Man appears doomed from the beginning, but it is Aslan’s knowledge of a deep magic that sets Man free from the Dark Queens rule. These magic’s themselves are interesting. The first, is one of an ethical/moral system and code (law of Moses). However just as (in the story of the message of Christianity) the Pharisee’s misunderstood the meaning behind these laws. There is, however, a metaphysical element called deeper magic, which is only understand by those who attain the faith, and taught and executed by Aslan. Christ came to break the slavery to Law and Sin, just as Aslan came to free them from this Magic Code and the Queen.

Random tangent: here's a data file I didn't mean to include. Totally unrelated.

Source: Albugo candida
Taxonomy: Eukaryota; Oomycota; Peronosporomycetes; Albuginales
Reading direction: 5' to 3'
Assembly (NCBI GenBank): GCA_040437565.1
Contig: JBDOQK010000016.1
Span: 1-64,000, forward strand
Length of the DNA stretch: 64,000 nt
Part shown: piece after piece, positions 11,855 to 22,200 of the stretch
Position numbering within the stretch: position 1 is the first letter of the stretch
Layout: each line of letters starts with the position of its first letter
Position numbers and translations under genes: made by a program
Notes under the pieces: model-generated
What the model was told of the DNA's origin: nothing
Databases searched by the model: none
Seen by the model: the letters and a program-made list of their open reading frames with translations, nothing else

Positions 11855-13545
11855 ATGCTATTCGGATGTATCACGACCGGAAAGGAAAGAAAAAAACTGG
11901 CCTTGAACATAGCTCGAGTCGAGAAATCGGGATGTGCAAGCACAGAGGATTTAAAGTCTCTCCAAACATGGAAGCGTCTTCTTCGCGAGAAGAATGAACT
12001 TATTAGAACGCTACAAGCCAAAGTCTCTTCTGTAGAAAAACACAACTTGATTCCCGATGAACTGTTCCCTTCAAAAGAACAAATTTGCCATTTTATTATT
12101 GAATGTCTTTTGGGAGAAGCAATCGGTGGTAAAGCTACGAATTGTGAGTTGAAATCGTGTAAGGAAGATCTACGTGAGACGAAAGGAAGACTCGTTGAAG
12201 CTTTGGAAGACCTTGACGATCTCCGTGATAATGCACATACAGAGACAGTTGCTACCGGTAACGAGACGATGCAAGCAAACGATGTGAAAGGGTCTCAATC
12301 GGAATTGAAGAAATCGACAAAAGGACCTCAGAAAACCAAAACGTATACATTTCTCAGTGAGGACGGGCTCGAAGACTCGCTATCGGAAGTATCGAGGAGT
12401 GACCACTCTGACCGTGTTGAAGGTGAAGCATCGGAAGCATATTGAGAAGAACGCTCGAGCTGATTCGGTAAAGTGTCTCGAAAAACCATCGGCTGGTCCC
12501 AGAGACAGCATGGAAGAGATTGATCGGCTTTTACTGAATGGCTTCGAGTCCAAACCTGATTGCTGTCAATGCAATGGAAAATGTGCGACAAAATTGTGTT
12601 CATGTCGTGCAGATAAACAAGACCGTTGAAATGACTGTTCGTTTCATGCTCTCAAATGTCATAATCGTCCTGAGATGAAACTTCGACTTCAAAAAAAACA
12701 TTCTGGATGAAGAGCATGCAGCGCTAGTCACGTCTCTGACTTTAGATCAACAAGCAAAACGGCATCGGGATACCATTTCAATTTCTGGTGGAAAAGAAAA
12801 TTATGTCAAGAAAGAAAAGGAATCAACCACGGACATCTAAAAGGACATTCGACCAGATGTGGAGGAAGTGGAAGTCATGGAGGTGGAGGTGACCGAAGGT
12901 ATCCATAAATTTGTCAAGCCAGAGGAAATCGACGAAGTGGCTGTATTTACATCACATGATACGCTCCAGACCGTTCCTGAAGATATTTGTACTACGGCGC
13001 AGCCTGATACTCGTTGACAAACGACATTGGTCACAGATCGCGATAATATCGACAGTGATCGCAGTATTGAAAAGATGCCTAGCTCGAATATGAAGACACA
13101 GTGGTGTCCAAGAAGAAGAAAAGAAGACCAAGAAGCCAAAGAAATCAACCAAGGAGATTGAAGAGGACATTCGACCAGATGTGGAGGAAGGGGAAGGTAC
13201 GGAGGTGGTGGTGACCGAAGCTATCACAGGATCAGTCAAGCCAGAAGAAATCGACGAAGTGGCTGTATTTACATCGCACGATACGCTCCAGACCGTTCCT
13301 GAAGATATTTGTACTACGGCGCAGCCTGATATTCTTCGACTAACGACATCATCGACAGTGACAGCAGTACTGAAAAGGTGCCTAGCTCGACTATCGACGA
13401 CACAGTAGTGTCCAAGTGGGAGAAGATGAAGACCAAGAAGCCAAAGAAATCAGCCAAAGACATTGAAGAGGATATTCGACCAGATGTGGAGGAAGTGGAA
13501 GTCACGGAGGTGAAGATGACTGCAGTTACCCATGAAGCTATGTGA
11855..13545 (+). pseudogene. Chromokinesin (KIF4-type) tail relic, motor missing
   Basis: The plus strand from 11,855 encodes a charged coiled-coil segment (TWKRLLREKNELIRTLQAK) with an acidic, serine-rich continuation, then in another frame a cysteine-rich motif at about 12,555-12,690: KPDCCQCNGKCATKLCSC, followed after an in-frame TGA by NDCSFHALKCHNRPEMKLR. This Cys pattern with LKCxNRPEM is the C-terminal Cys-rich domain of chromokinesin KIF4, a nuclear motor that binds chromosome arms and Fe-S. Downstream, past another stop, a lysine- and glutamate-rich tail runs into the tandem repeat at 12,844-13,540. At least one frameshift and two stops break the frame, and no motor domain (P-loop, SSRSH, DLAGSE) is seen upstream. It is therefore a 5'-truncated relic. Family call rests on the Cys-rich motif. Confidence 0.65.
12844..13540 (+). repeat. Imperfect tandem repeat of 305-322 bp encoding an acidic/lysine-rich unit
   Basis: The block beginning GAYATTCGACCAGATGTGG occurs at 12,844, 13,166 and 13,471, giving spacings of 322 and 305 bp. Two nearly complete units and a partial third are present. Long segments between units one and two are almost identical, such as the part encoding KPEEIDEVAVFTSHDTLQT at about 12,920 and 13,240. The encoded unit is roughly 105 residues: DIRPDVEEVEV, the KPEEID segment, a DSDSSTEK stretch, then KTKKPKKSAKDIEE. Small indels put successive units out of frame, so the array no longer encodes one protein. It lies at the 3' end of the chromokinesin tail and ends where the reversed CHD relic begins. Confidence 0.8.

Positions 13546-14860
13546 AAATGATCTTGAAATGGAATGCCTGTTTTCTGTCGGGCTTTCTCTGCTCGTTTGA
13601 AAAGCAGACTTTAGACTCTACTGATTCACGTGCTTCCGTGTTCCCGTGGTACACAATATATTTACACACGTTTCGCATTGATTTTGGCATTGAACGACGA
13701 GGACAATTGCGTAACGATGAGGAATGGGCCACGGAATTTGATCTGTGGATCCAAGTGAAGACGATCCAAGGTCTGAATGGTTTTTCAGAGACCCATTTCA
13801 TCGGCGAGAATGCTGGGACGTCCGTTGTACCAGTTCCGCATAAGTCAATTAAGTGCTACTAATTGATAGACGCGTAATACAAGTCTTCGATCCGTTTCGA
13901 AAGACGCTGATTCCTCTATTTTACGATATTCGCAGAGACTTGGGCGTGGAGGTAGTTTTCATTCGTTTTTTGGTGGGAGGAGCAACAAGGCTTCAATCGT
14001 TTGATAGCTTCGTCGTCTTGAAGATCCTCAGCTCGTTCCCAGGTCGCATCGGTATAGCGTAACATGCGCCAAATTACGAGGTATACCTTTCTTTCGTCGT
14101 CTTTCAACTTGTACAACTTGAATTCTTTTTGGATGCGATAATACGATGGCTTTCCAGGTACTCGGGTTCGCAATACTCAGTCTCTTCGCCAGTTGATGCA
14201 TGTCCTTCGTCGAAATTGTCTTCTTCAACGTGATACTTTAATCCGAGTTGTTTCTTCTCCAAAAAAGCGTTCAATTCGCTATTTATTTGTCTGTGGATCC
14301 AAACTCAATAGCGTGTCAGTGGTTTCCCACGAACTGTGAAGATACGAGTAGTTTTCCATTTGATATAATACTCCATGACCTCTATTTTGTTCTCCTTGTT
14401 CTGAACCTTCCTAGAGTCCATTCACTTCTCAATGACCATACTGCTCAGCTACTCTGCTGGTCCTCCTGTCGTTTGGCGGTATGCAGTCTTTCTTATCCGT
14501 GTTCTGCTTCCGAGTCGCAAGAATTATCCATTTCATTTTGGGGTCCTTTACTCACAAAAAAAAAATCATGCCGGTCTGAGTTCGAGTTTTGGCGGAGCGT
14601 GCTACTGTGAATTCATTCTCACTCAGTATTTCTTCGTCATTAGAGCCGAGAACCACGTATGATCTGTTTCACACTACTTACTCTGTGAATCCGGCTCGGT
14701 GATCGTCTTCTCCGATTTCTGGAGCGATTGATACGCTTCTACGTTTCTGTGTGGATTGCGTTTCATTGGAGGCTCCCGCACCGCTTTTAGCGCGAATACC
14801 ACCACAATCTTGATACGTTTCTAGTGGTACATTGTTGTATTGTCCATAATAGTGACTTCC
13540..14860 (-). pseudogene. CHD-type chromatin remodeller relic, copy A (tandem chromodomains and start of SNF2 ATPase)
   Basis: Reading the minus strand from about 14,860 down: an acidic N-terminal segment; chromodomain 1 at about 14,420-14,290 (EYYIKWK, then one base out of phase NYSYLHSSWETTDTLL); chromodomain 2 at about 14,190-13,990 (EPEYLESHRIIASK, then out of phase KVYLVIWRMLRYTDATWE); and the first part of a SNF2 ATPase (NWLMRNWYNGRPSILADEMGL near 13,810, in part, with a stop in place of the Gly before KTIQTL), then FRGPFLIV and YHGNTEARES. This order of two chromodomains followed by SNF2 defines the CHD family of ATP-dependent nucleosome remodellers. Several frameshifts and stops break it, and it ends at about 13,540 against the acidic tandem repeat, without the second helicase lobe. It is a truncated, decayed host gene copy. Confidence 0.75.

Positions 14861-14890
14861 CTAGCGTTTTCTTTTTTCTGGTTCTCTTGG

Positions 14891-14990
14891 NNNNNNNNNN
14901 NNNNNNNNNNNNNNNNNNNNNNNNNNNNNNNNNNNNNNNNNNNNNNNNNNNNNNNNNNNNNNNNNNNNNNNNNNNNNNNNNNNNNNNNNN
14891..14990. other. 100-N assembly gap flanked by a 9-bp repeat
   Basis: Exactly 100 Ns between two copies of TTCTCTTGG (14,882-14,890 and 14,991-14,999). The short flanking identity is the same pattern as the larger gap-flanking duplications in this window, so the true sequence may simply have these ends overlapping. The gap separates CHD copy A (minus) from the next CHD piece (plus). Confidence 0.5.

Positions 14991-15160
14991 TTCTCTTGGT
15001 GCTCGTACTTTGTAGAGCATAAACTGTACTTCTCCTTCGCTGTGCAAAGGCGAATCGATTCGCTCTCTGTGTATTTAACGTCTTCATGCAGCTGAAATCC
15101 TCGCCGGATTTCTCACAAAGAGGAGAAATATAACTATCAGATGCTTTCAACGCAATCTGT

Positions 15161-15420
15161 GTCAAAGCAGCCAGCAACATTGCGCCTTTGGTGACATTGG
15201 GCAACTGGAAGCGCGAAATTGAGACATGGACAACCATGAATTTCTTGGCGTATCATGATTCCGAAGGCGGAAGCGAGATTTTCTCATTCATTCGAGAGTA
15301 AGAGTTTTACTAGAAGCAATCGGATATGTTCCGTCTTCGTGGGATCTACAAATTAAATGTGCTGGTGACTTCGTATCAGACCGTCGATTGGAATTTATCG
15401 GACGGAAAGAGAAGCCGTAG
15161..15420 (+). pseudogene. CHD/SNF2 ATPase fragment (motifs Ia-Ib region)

The point of the story: Humble yourself, reject evil, love conquers all and good always wins in the end. In the end we see Narnia as a beautiful and new way to express that message of Salvation through the message of Christianity; yet appeals to a different audience. Same message, new delivery.
I liked it.

-Leonard O Goenaga